The United States Registry for Fibromuscular Dysplasia: Results in the First 447 Patients
What are the epidemiology, clinical characteristics, management, and outcomes of patients with fibromuscular dysplasia (FMD)?
Clinical features, presenting symptoms, and vascular events are reviewed for the first 447 patients enrolled in a national FMD registry from nine US sites. Vascular beds were imaged selectively based on clinical presentation and local practice. A standardized FMD data form of definitions was used for each component of the data collection form.
The majority of patients were female (91%), with a mean age at diagnosis of 51.9 (standard deviation, 13.4 years; range, 5-83 years). Hypertension, headache, and pulsatile tinnitus were the most common presenting symptoms of the disease. Self-reported family history of stroke (53.5%), aneurysm (23.5%), and sudden death (19.8%) were common, but FMD in first- or second-degree relatives was reported only in 7.3%. FMD was identified in the renal artery in 294 patients, extracranial carotid arteries in 251 patients, and vertebral arteries in 82 patients. A past or presenting history of vascular events was common: 19.2% of patients had a transient ischemic attack or stroke, 19.7% had experienced arterial dissection(s), and 17% of patients had an aneurysm(s). The most frequent indications for therapy were hypertension, aneurysm, and dissection.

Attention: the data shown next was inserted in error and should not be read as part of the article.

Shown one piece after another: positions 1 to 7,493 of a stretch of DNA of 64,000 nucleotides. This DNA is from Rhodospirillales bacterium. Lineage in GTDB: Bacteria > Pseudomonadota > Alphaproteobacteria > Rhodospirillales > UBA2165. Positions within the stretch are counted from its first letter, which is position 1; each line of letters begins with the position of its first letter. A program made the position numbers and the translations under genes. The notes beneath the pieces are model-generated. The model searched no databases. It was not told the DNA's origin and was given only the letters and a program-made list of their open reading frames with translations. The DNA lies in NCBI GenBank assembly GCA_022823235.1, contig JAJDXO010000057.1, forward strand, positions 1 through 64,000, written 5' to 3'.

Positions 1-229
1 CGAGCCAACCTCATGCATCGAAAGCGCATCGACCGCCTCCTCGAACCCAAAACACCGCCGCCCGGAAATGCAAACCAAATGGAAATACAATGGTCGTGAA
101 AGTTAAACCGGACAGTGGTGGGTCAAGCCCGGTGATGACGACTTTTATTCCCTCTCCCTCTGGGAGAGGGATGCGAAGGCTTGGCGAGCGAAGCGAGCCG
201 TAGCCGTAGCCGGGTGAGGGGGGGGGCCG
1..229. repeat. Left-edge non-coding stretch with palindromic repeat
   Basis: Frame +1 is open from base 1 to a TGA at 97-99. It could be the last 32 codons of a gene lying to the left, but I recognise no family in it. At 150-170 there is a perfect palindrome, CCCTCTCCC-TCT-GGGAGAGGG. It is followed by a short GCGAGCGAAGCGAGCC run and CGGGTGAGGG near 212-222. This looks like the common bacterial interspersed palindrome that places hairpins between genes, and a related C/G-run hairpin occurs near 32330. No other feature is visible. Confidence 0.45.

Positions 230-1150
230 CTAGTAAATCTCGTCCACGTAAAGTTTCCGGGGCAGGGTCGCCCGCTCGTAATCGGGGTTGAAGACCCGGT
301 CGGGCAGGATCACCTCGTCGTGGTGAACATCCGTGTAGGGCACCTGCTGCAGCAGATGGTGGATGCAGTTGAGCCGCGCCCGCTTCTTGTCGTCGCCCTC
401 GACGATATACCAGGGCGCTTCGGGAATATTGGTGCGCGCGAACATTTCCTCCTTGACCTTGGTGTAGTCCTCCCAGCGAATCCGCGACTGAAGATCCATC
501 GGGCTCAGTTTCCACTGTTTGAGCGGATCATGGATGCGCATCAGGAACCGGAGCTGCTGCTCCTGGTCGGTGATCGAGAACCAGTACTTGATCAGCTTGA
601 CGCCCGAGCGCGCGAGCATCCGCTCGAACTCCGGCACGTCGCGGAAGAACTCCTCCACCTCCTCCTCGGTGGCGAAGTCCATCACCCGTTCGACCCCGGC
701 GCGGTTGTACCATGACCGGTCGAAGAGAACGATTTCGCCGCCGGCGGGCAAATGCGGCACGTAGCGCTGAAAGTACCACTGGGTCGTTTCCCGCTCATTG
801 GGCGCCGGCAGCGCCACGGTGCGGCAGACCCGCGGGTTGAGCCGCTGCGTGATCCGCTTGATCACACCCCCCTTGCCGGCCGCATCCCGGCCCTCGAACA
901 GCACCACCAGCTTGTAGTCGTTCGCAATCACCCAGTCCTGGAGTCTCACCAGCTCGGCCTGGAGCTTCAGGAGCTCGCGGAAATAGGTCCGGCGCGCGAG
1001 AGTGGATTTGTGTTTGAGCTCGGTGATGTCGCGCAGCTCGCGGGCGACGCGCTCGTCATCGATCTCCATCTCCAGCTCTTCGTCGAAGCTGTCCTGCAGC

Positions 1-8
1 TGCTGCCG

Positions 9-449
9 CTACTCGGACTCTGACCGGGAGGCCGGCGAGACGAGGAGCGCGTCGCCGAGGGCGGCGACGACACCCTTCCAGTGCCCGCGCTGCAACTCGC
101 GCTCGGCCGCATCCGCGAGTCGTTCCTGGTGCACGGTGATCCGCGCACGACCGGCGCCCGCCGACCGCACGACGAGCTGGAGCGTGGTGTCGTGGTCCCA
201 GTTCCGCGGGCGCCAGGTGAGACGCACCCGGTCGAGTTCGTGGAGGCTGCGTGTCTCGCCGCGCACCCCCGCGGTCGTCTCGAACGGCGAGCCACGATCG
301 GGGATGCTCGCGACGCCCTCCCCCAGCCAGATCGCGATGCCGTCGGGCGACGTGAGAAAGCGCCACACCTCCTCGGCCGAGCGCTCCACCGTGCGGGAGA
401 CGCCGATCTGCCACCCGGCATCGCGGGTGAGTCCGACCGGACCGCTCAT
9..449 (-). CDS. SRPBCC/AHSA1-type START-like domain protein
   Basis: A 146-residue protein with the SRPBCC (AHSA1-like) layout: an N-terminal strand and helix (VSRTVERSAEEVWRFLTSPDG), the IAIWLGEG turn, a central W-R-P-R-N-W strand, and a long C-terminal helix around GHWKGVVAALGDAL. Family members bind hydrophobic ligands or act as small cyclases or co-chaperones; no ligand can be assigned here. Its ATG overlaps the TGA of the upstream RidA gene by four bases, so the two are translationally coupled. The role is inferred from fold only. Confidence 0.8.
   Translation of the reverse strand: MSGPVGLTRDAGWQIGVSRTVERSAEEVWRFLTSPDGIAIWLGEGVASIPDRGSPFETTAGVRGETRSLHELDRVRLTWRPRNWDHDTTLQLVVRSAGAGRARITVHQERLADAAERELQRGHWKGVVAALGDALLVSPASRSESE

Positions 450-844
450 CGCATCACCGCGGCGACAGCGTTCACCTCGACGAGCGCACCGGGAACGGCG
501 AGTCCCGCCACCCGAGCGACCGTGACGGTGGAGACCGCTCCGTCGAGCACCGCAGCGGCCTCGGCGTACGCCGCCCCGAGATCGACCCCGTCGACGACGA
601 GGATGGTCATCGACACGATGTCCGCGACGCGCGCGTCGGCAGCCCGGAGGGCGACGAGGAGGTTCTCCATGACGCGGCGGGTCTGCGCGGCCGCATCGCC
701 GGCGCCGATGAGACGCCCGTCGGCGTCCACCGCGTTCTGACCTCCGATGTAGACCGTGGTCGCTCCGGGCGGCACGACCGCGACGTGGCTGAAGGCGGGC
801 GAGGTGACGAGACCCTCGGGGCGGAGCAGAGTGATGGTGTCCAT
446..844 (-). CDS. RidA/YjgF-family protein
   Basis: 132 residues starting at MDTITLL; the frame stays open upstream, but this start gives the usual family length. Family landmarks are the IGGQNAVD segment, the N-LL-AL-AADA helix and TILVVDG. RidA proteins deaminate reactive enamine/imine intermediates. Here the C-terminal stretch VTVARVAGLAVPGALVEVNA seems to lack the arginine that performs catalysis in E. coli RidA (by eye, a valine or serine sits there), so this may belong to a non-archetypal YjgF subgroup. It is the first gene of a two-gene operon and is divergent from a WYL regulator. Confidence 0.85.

The authors concluded that although a significant proportion of FMD patients may present with a serious vascular event, many present with nonspecific symptoms and a subsequent delay in diagnosis.
This multicenter registry provides data on the largest cohort of FMD patients to date. Overall, FMD is a nonatherosclerotic, noninflammatory vascular disease that primarily affects women in the prime of their life. It most commonly affects the renal, carotid, and vertebral arteries, but may occur in virtually any artery of the body. Multivessel involvement is also common. The most common clinical manifestations of FMD are hypertension, headaches, pulsatile tinnitus, and dizziness, but dissection, aneurysm, transient ischemic attack, and stroke also occur with a high frequency. A cerebrovascular event including transient ischemic attack, stroke, and/or amaurosis fugax occur in one of every four patients with FMD. The presence of a carotid bruit in a patient under age 60 or an epigastric bruit in a patient with hypertension should alert the clinician to the possible diagnosis of FMD. Earlier diagnosis may prevent the consequences of poorly controlled hypertension, and allow for the identification of aneurysms and dissections and optimize treatment.
Keywords: Amaurosis Fugax, Stroke, Ischemic Attack, Transient, Tinnitus, Vascular Diseases, Death, Sudden, Carotid Arteries, Vertigo, Dizziness, Fibromuscular Dysplasia, United States, Hypertension
< Back to Listings